The Key Difference explains this in laymen terms, where economic growth reflects the positive change in the real output of the country in a particular span of time – with quantitative data.


Women's economic development


Economic development is not about numbers but instead measures early childhood education, social welfare, skills development and training with qualitative data. So when women empower others to develop their skills and increase their knowledge, in our case through online courses and training, they grow the value of women in the marketplace.

This enhances development and access to resources. Resources which were previously only limited to mostly men.

To summarise, here’s how women’s month can contribute to economic development:

  • Women’s month encourages women to empower one another, through success stories and skills development and training.
  • Enhancing and growing women’s participation through training and development is a great solution to reduce poverty.
  • Research done by the World Bank Group proves that women’s economic development also increases child support and child survival.

Women should not be denied access to participate in economic development.  It does not matter whether it’s in the form of getting a job, building your career or creating multiple streams of income from the comfort of your home.

This means even stay at home moms can participate in the growth of economic development. The only prerequisite to participate is to take advantage of skills development programmes.

Please don’t forget to leave your comment below and share this post on social media with those who might benefit and continue developing their skills with Change News Digital.

Sign up here for communication and alerts about how to access our very affordable digital skills development programme. 


 – Phumzile Ntjana



graduate unemployment

Struggles faced by unemployed graduates in South Africa

Every student looks forward to the day when they can toss their graduation cap in the air and walk out with a qualification in hand.

The gruelling and almost intimidating years spent in tertiary education is a period in time one can never forget because of the hardships and value it upholds. Young hopefuls look forward to fruitful and rewarding work experience after they graduate but things have been rather bleak for many.

According to Statistics South Africa, the unemployment rate of graduates was at 31% for the first quarter of 2019 and the numbers haven’t gotten any better. Graduates have qualifications, but no hope of employment or career development.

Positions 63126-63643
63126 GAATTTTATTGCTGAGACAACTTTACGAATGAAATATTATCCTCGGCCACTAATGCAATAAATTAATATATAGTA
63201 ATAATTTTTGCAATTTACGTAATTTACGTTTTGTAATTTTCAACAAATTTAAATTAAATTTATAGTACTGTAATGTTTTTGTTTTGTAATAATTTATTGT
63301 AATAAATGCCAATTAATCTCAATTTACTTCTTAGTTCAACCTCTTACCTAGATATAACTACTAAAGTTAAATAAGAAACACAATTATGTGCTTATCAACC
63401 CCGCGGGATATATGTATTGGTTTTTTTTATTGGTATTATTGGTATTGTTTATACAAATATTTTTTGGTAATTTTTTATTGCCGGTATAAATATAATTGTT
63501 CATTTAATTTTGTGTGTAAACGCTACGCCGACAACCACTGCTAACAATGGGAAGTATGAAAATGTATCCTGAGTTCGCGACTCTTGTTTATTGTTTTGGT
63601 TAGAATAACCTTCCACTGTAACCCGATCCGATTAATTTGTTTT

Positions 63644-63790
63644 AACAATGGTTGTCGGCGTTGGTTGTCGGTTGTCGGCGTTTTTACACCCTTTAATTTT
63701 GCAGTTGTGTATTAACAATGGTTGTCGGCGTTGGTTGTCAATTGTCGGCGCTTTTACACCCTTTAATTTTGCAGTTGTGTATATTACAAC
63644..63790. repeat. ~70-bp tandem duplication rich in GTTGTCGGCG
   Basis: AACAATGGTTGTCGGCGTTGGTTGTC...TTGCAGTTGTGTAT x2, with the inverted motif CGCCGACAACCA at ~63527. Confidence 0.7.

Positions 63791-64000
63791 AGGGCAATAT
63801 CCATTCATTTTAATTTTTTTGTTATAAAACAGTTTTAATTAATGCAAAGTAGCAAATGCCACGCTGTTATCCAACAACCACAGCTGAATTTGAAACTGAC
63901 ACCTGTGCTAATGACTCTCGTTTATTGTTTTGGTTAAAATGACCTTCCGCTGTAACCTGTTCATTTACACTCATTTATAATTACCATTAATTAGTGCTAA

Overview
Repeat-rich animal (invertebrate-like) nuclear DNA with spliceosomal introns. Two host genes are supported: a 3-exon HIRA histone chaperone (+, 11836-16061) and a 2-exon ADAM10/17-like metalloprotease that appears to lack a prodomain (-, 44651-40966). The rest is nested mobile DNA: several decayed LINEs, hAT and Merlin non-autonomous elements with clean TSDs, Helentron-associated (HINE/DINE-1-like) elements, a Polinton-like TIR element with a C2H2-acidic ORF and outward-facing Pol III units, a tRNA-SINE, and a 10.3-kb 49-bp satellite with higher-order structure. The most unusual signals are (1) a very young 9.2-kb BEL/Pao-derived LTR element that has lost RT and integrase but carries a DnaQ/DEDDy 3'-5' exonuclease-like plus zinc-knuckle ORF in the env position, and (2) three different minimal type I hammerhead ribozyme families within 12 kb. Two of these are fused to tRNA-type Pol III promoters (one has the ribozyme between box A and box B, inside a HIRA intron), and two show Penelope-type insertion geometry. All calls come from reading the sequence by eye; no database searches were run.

What happens to young people after they graduate?

Lindokuhle Tshema, a Journalism graduate from the rural Eastern Cape says:

“I was over the moon when I finally completed my studies and knew that I would be the one to rid my family of poverty”.

Lindokuhle is a daughter of a domestic worker and shares a small home with 5 siblings. She enrolled at Walter Sisulu University in 2011 after her mom encouraged her to do so. She completed her studies in record time.

“My family was excited when I graduated and I couldn’t wait to settle into a job. I was in high spirits and was filled with optimism,” she said.

Her mom, being a single parent, works hard to provide for them and this has been an aching burden on Lindokuhle who is the eldest of 5 children. It has been nearly 6 years and she hasn’t found work in the field she studied for. Lindokuhle describes her situation as discouraging and mildly depressing. She has worked menial jobs just to make ends meet and has lost the drive to carry on job-hunting.

This is a story of many young graduates in South Africa and things couldn’t be worse at this very moment, considering the pandemic.

How graduates feel about the recruitment process:

Has anyone stopped and asked a graduate about their experiences of job-seeking? Graduates feel like the system has failed them. Some have fortunately been able to find other means of income through self-initiated projects. There are very limited opportunities, if any – where recruiters or experts take time to guide graduates on how to obtain employment at large corporate companies or organisations.

Caption: Thabo, an unemployed Media Studies graduate, had started a soccer team in his township
whilst he waits to be employed. Photograph by Lulama Gaushe


“We don’t understand what recruiters are looking for. Every rejection leave us feeling despondent.”

What is the solution for unemployed graduates?

We need initiatives aimed at unemployed graduates. Pair us with experts to help get our foot in the door. Through these initiatives we are able to pinpoint areas of concern and find ways to determine successful outcomes.  Surely, our lack of experience is not going to be the pinnacle point that determines our future.

With initiatives that support us, we don’t have to desperately apply for any menial job that come our way just to put food on the table.